Sunday, November 16, 2008

Financing Your Horse Life


Look at that face!
Who could say no to those ears?


It's not news that finances figure heavily into horse ownership. It's no surprise that the current economic situation is weighing on horse people more than most. Horses are not cheap. They're often free, but we in the horse world laugh at "free". Even free horses are expensive to keep. Riding is an expensive sport, period. What has been unusual has been the incredible growth spurt in the industry in the past fifteen or so years.


When the economy is good, people spend more on hobbies and activities. Horses can soak up money like bedding soaks up the stuff the horses leave behind. I don't know whether there has been research to define it, but I'm going to guess that the health of the economy can be measured by the horse world. From owning horses to betting on them, and from taking lessons to showing, disposable income aimed at the business end of horses causes that end to flourish and more and more people to join in the rush for our cash.


This may be a great time to buy a horse if you have lots of cash, a solid job that isn't in danger of dematerializing, and a death wish. There are literally tons of horses on the market for a fraction of their former prices. If you have the wherewithal to help out a desperate owner by giving his equine buddy a good home, jump on in with both boots and feel good about yourself while you play.


If, however, you own a horse and are struggling to make ends meet, don't bet the farm that someone will offer you top dollar for your pal, and don't take food out of the mouths of your babes to keep that horse life of yours afloat. Be resourceful! It's what horse people do best.


  • Get another job. That's an obvious first step. There aren't many great jobs available, but barn help is almost always a necessity. Post signs at the supermarket and tack and feed stores and take on barn-sitting jobs on the weekends. Work off lessons if you can. Work off some or all of your board. Work at a commercial farm for hay to feed your animals. Offer a feed pick-up-and-delivery service for a modest price that will cover gas and maybe earn you feed from the store.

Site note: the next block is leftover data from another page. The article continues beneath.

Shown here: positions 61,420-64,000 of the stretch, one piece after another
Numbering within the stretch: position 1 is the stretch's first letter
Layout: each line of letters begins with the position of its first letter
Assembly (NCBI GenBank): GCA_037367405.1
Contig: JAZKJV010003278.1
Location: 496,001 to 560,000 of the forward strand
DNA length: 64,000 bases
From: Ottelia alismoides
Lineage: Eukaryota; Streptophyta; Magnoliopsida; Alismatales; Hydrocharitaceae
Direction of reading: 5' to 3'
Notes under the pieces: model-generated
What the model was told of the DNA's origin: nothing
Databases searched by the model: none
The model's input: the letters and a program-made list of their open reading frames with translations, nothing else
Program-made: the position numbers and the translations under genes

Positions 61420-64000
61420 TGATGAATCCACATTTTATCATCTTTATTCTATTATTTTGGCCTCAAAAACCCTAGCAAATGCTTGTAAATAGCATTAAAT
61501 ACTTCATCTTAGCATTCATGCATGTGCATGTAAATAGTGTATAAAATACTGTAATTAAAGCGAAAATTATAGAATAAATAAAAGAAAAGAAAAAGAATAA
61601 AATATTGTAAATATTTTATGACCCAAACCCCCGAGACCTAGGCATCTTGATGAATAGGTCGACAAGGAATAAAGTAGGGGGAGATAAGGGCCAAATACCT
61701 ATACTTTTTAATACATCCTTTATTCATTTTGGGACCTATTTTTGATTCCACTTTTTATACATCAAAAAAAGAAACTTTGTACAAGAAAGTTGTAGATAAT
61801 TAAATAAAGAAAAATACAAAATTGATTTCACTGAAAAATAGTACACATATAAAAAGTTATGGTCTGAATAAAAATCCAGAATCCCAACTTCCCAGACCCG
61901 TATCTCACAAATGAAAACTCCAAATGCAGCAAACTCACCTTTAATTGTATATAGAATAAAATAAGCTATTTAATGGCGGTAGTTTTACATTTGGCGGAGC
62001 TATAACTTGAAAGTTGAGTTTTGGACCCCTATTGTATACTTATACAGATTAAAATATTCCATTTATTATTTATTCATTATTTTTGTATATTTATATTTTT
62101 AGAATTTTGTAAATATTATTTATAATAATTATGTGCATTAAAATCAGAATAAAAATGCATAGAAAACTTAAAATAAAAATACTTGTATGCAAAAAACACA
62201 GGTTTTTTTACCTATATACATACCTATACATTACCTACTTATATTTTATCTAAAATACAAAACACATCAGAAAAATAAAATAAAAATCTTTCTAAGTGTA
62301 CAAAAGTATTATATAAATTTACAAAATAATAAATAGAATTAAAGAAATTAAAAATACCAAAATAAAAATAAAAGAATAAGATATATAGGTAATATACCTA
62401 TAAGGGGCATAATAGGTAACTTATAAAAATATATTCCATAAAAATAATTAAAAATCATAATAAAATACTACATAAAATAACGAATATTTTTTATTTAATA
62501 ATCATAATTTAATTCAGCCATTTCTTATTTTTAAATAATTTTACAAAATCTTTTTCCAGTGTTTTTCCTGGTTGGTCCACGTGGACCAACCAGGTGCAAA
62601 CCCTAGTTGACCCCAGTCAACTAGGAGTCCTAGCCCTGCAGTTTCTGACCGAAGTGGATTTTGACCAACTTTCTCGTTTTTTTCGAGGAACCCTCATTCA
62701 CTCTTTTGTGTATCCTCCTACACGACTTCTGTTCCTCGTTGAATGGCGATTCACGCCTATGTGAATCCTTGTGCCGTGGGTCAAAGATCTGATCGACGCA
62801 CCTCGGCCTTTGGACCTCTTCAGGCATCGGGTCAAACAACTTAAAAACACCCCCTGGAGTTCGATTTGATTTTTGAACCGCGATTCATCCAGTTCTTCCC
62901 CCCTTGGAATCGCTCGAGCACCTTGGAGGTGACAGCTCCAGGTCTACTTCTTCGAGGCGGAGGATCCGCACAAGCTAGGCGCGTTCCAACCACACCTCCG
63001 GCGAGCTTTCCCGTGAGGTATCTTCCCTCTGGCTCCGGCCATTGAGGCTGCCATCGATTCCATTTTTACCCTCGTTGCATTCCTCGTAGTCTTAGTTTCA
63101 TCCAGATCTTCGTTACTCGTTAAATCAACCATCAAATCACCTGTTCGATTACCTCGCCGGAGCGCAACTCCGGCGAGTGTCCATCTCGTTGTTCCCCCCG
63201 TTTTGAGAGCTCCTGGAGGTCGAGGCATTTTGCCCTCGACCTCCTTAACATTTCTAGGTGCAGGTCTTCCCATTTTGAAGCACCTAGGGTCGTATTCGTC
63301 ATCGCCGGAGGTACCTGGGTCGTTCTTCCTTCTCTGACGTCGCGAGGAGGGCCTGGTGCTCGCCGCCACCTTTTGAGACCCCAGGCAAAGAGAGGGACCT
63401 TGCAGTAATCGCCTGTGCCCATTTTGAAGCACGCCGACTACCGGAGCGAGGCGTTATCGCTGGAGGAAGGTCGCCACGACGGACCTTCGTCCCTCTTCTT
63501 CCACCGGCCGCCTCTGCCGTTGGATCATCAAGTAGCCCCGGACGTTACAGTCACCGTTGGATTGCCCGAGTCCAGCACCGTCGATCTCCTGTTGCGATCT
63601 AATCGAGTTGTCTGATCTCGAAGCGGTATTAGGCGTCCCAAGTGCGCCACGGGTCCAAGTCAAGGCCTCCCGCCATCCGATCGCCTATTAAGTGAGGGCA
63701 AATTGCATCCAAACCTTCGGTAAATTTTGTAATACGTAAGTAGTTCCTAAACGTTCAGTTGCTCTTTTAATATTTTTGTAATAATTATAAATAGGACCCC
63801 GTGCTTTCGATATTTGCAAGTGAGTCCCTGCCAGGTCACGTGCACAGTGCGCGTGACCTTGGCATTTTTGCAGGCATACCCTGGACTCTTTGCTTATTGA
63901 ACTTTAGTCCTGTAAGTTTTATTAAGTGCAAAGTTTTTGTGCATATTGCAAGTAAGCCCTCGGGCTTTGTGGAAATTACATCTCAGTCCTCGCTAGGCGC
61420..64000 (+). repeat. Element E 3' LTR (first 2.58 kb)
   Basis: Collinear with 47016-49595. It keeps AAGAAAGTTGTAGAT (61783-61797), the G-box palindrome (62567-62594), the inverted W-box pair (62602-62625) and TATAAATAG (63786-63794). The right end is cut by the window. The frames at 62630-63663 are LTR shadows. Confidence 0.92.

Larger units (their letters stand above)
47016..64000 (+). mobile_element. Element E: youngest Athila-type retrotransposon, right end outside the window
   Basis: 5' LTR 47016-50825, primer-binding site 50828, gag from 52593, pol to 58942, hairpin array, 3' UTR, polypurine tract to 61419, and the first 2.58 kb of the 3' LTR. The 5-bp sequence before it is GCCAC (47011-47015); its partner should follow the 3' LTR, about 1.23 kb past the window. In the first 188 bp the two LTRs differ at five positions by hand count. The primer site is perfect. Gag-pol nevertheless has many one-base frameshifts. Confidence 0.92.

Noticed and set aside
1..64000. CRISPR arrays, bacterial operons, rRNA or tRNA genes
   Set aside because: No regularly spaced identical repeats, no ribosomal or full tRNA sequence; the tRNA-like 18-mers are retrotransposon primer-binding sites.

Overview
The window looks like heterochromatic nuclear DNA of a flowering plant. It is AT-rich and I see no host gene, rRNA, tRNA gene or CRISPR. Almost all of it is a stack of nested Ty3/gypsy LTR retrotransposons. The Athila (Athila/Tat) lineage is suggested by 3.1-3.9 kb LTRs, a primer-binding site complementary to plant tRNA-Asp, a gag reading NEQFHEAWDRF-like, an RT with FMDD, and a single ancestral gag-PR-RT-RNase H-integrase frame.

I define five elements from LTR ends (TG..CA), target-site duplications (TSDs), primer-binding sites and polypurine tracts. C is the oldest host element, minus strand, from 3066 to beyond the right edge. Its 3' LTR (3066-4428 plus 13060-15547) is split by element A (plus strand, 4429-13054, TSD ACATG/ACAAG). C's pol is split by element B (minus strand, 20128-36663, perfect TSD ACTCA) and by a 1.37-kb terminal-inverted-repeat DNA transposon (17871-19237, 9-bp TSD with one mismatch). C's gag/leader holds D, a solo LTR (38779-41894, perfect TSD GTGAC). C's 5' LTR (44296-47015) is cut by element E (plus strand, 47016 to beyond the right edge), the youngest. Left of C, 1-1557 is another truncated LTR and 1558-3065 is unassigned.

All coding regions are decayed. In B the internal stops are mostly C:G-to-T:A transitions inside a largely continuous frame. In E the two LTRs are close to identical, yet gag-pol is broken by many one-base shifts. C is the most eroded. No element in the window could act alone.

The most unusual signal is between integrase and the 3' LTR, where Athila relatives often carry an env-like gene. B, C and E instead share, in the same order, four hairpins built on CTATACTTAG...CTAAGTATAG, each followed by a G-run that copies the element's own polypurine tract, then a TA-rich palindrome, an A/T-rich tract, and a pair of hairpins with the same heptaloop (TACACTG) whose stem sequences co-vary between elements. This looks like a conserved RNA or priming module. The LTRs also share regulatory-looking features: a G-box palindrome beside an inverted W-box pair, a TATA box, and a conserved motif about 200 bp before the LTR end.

• Barn-sit for folks who actually have the money to own horses and still go on vacation or indulge in serious illnesses.
  • Half-lease your horse to another rider.
  • Buy more horses and offer them as leases for enough to cover your expenses and theirs (be sure to check your farm insurance before you try this).
  • Fire your barn help and look for someone who will work in exchange for riding time or board for their horse.
  • Learn to braid, groom, or hand-walk horses and post a sign for those services. Even in this economy, there are still show barns where you might come in handy.
  • Offer your horse to a lesson barn in exchange for his board and some riding time for you, just be aware that you will lose some control over his use.

Think! If you're smart enough to outsmart an animal that could kill you in a swipe, you can come up with creative ways to earn the right to keep him around and give him another shot at you.



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